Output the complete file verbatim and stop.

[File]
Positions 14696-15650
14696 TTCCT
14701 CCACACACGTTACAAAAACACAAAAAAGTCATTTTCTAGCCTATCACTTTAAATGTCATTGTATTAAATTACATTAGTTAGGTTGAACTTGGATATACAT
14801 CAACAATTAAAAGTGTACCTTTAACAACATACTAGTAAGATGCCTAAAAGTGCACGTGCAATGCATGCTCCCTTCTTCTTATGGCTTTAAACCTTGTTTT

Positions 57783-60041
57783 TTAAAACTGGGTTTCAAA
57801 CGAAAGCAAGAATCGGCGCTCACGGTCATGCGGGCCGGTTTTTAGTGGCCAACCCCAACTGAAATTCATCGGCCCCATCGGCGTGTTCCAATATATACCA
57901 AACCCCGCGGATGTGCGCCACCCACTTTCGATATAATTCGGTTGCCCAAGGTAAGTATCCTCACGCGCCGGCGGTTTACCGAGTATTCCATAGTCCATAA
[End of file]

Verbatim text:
Positions 14696-15650
14696 TTCCT
14701 CCACACACGTTACAAAAACACAAAAAAGTCATTTTCTAGCCTATCACTTTAAATGTCATTGTATTAAATTACATTAGTTAGGTTGAACTTGGATATACAT
14801 CAACAATTAAAAGTGTACCTTTAACAACATACTAGTAAGATGCCTAAAAGTGCACGTGCAATGCATGCTCCCTTCTTCTTATGGCTTTAAACCTTGTTTT

Positions 57783-60041
57783 TTAAAACTGGGTTTCAAA
57801 CGAAAGCAAGAATCGGCGCTCACGGTCATGCGGGCCGGTTTTTAGTGGCCAACCCCAACTGAAATTCATCGGCCCCATCGGCGTGTTCCAATATATACCA
57901 AACCCCGCGGATGTGCGCCACCCACTTTCGATATAATTCGGTTGCCCAAGGTAAGTATCCTCACGCGCCGGCGGTTTACCGAGTATTCCATAGTCCATAA